Similarly to the third embodiment, the sub-frame information control portion 624 outputs a select signal associated with a sub-frame as a high-order bit of an address to the ROM 82, and also outputs the select signal to the selector 83. In response to the select signal, the selector 83 converts an output of one of the counters 84 associated with the sub-frame into bit data representing a display load, and applies the bit data as a low-order bit of the address to the ROM 82. Furthermore, the arithmetic circuit 85 converts a maximum one of the numbers of cells enabled to glow during respective sub-frames into bit data representing a display load, and applies the bit data as a middle-order bit of the address to the ROM 82. In the ROM 82, a sub-frame is selected according to the select signal sent from the sub-frame information control portion 624, a maximum display load is identified according to the signal sent from the arithmetic circuit 85, and a display load to be imposed during the sub-frame is identified according to the signal sent from the selector 83. Taking sub-frame 0 for instance, a range from address *000 to *044 is selected. If a maximum display load to be imposed during sub-frame 2 is 80% of a full load, a range from address *030 to *034 is selected. If a display load to be imposed during sub-frame 0 is 60% of the full load, address *032 is finally selected.

Consequently, the corrected number of sustaining pulses is read out, which number matches a brightness to be attained by imposing a display load of 60% of a full load during sub-frame 0 with a brightness attained by imposing a display load of 80% of a full load during sub-frame 2, is 14. The number of sustaining pulses is then output to the counter 81.

In the fourth embodiment, the arithmetic circuit 85 is used to calculate a maximum one of display loads to be imposed during sub-frames. The number of sustaining pulses is adjusted so that a brightness to be attained will be matched with a brightness permitted by the maximum one of display loads to be imposed during sub-frames. Alternatively, a brightness to be attained may be matched with a brightness permitted by a minimum one of display loads to be imposed during sub-frames, by a display load of a weighted mean thereof, or by a display load of a median thereof. In this case, the arithmetic circuit 85 should merely be changed to one for calculating a minimum one of display loads to be imposed during sub-frames, a display load of a weighted mean thereof, or a display load of a median thereof.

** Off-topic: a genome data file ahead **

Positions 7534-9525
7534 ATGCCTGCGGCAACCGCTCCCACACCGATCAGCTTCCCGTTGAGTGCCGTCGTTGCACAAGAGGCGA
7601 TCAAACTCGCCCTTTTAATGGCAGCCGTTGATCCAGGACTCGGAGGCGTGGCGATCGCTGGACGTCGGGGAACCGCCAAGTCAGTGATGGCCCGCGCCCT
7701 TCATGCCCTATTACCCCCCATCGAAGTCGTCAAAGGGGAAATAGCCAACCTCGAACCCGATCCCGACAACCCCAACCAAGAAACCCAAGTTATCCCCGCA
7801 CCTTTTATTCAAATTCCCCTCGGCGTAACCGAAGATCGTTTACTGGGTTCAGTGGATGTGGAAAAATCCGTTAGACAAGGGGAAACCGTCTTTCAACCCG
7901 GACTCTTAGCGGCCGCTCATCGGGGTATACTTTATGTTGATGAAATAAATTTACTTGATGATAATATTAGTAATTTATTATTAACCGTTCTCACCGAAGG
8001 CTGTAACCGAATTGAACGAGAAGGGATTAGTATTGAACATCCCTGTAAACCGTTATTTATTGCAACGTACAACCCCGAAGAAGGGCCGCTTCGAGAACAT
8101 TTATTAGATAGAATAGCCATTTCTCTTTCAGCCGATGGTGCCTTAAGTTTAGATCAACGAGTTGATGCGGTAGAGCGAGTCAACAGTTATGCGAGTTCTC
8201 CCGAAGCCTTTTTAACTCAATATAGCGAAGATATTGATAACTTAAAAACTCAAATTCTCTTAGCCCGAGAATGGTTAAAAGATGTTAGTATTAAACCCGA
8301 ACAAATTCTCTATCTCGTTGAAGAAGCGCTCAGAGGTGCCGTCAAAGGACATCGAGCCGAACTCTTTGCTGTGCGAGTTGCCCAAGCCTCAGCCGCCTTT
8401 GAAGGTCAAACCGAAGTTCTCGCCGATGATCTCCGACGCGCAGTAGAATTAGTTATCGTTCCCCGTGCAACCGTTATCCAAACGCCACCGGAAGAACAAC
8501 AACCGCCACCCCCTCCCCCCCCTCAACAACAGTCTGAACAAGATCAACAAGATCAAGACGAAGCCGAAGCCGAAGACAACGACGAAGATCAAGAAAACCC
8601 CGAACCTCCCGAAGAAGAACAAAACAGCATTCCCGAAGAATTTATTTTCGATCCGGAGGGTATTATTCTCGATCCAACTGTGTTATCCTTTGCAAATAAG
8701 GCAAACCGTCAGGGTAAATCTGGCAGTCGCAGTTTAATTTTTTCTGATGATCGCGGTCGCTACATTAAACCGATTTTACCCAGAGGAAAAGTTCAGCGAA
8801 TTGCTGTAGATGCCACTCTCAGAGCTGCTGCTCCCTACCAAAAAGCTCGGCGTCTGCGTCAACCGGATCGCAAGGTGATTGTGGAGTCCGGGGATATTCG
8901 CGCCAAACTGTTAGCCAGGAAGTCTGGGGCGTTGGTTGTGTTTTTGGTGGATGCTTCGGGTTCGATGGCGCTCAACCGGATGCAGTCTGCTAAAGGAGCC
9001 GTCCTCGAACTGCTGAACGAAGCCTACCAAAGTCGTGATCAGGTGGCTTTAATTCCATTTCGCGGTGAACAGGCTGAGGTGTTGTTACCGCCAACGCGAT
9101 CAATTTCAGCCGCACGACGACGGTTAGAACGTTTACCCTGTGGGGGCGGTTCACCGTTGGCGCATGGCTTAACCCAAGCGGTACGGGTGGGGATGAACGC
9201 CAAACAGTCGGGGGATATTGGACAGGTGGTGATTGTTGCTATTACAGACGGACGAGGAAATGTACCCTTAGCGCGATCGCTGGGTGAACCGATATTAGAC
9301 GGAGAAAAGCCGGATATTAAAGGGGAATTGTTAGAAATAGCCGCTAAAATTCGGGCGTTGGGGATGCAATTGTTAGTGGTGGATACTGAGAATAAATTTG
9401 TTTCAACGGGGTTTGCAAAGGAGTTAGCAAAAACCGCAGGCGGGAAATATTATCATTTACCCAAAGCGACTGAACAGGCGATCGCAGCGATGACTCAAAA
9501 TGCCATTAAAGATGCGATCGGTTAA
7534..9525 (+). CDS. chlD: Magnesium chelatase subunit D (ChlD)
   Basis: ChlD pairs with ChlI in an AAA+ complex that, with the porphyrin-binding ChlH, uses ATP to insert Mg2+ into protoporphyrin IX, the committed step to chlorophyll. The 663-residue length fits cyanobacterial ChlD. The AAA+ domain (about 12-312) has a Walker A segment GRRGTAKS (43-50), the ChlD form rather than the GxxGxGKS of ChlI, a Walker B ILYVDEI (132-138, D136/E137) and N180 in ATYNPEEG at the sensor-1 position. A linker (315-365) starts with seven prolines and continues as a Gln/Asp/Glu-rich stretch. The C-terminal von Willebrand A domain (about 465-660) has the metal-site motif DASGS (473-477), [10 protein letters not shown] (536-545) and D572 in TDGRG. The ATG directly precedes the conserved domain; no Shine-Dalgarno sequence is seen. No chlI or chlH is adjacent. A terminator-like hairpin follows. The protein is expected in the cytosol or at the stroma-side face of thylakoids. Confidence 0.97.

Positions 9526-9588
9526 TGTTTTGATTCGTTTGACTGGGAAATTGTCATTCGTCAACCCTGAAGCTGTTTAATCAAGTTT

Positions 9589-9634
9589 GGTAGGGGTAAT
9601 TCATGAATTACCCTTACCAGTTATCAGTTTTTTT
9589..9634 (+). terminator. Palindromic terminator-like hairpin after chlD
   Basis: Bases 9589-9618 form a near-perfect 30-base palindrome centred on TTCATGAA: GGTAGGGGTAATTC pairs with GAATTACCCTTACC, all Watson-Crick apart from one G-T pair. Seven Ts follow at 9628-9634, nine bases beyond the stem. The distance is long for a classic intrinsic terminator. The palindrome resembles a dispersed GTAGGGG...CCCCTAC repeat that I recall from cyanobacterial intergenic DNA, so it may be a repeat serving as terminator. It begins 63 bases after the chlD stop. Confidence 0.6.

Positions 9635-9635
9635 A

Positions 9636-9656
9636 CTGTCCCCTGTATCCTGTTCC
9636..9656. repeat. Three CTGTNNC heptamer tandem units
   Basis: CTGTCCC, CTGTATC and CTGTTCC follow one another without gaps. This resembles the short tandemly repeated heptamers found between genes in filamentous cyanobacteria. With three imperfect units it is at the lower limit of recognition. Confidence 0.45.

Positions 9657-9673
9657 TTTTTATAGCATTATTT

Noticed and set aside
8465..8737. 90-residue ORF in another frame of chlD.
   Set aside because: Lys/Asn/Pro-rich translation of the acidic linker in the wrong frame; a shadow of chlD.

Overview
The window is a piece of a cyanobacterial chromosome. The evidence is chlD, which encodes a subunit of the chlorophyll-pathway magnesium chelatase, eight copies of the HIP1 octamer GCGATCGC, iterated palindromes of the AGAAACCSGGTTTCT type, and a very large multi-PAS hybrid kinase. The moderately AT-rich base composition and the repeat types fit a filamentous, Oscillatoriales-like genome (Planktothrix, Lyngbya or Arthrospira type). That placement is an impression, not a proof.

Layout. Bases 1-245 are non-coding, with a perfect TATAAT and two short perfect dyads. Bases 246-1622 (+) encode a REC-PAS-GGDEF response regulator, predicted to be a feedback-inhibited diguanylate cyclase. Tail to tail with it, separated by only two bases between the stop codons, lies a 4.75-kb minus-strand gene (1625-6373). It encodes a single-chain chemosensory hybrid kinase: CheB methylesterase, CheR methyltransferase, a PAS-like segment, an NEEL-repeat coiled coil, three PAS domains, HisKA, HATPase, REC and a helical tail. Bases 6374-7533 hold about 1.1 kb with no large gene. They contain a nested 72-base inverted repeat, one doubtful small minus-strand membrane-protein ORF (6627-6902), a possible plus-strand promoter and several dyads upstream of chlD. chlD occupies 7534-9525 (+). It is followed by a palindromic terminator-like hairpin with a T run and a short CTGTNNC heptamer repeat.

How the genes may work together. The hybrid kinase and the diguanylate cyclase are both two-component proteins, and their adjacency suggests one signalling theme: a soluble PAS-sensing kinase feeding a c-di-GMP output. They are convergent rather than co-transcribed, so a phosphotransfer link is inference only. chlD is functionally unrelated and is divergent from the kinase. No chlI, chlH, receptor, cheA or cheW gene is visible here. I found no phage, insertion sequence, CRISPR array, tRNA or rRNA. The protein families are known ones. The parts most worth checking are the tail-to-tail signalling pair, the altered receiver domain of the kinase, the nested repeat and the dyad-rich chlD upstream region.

However, when a brightness is matched with the one attained when cells are enabled to glow with a minimum one of display loads to be imposed during sub-frames or a display load of a median thereof, a total sum of the corrected numbers of sustaining pulses may exceed a total sum of the original numbers of sustaining pulses. In this case, the length of one frame exceeds a given length and synchronism with an external signal cannot be attained. When synchronism with an external signal is attained forcibly, the display may not be executed during part of the last sub-frame or some sub-frames. A limiter for limiting a total sum of the corrected numbers of sustaining pulses is therefore included. If a total sum of the corrected numbers of sustaining pulses exceeds a total sum of the original numbers of sustaining pulses, the corrected numbers of sustaining pulses to be applied during respective sub-frames are decreased uniformly at a ratio of the total sum of the original numbers of sustaining pulses to the total sum of the corrected numbers of sustaining pulses.

For calculating a weighted mean of display loads, the display loads to be imposed during sub-frames are weighted, added up, and then divided by a sum of weights. In reality, since a weight ratio between sub-frames is the factorial of 2, after each of binary numbers is shifted by one bit, the binary numbers are added up. Thus, the sum of weights can be calculated readily. As for division, assuming that the number of sub-frames is n, 1 is subtracted from the n-th power of 2. The n-th power of 2 is regarded as an approximate value, and bit shift is carried out downward. Thus, division can be performed readily.